Sunday, July 10, 2005
BEWARE THE DEVOURERS
All I Really Need is that little Black Dress, a pair of Shoes and a matching Purse
In church on Sunday, the sermon was quite interesting and peculiar. The pastor was talking about the financial devourers and the things that impede people's progress, leaving them in a state of constantly being broke. He sounded a lot like Suze Orman or Dr. Phil, only this time with an African accent. The things he pointed out rang true, but one thing that stuck was when he talked about spending habits; the 'BOGOF' syndrome (buy one get one free) and impulse spending. It got me thinking about women in general, including myself, and how this sermon could easily have gone into one ear and out the other. Really, do you think it will take one sermon to prevent any of the ladies in the pews from shopping for the seasons A-list must haves? Absolutely not! Most women are shopperholic and fashion zombies, even though most will deny it. One day it's name brand this, name brand that, another it's knock-off versus original. Yesterday it was tweed and boucle, today it's gauchos, bohemian skirts and anything that blings. Lord knows what it'll be tomorrow, burlap sacks?
We just can't get enough of it, we get an adrenaline rush when we see something that looks hot on the mannequinn. We want to try it on and pray it fits right. Our eyes light up when we see a markdown from $150 to $19.99....i'll take three please. We see our friends in something that looks really nice and flattering and we want to have it too even though it may not look as good on us. Our friends other hand won't be too pleased we have the same outfit as they. Not to forget those '& Co. Plc.' a la 'aso-ebi' outfits you see at Nigerian weddings and events. I can understand husband and wife or family members, but the whole town? Haba!Chill abeg. Getting around that is even more of a hassle because of peer pressure and the bid to make a fashion statement. As shallow as it seems, God forbids that you show up in the same exact style, shoes and bags. As in, we all know we bought the fabric from the same lace dealer but dang why did you have to go to my tailor and steal my stayle too.(Now for those of you wondering why Des and I were wearing the same shade of blue...it was truly coincedental, we don't live together anymore therefore co-ordination is imposisble).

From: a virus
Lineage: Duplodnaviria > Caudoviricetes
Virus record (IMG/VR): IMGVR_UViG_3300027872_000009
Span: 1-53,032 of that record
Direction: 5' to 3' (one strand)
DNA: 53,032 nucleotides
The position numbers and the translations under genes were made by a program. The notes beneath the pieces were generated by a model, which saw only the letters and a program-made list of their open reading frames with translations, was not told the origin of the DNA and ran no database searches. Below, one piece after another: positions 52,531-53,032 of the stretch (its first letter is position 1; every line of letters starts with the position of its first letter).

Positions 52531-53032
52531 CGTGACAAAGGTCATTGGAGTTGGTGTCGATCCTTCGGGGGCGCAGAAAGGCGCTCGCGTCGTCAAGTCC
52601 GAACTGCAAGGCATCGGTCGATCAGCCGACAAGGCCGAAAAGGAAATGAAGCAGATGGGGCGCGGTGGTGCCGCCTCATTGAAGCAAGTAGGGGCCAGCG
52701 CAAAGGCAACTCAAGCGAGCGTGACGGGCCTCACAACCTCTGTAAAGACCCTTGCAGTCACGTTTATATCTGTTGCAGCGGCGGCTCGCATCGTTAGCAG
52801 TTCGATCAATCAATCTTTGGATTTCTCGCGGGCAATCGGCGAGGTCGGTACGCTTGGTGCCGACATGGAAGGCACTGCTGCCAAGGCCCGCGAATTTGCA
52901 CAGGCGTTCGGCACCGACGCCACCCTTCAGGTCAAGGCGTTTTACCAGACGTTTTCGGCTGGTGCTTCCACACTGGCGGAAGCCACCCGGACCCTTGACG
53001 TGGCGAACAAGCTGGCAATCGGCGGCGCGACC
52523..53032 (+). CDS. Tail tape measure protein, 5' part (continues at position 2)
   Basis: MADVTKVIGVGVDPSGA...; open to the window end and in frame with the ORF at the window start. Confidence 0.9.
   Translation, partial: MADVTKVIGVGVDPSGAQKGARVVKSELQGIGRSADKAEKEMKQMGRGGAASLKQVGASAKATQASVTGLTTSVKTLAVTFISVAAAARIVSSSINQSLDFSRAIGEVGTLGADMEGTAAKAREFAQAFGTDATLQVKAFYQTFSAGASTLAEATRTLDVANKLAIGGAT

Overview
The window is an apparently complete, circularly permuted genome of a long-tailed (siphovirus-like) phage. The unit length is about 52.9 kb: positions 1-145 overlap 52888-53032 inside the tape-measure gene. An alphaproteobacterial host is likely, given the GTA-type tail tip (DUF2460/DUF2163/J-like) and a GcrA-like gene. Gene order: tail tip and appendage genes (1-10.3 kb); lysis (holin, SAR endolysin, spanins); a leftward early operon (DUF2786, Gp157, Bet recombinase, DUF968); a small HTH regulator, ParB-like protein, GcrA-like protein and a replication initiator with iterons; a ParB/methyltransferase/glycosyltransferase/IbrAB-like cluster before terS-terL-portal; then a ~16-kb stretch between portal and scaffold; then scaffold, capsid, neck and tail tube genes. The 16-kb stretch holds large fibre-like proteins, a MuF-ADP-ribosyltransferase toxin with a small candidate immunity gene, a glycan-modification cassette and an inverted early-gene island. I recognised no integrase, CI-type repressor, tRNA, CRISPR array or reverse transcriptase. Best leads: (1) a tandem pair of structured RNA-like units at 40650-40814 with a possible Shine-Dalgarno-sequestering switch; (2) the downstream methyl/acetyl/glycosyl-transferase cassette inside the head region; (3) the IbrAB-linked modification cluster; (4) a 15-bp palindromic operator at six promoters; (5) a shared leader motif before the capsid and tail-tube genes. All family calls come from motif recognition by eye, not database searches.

Shopping is like a ritual and as someone put it to me in a bid to justify what i considered an overpriced purchase, it makes one feel good about oneself. That is true, you do feel good about new things, new clothes, new shoes etc. Just yesterday, i felt 'really' good after i bought this really cute bohemian/indian inspired pink dress, that'll go so well with the gold shoes i am about to buy for this wedding that i'm in. I have already pictured myself in it and i feel really 'good' because i know i'll be looking hot in that outfit, just gotta find a place to wear it to.
But isn't that sad, we attach 'happiness' and 'goodness' to material things, we have to justify our irresponsibility with such poor excuses that have everything to do with prioritizing and even self esteem. These devourers come in the disguise of the mall and we run wantonly into its mouth as though it's a shrine where the offering is our finances; masticated, digested and spat out in the form of credit card bills and the reality of the account balance. Further enslaving ourselves to a degenerative cyclical system that lacks prosperity.
The message in the sermon is not that we should not spend at all, but that spending foolishly whether you can afford it or not is destructive. Spend only because you need some thing, not because you can or because you want to have it. The latter being the challenge because as humans it is natural to want. It's the same way I want the new Mercedes S500, Oprah's hairdresser and Naomi Campbell's body...oops! bad examples, not even in my wildest dreams can I have those, not right now at least.
Unfortunately, wanting and spending to fulfil those wants, are devourers that are here to stay and we must learn to live with them and control them. We may also choose to nurture and accommodate them by working harder and increasing our purchasing power to remain looking fly. Another option, a rather though one, is to just ignore it all together by denying yourself those luxuries, living (temporarily) like a pauper and investing that money in yourself in the form of saving. This way, you accelerate your financial prosperity and enhance your quality of life. Just as pastor said in his sermon, money does make the world go round and many things we do revolve around building credit and spending, but we can only win the battle if we don't allow these to control our lives. Rather we should seek happiness and fulfilment in other ways which do not involve the exchange of money and depleting finances.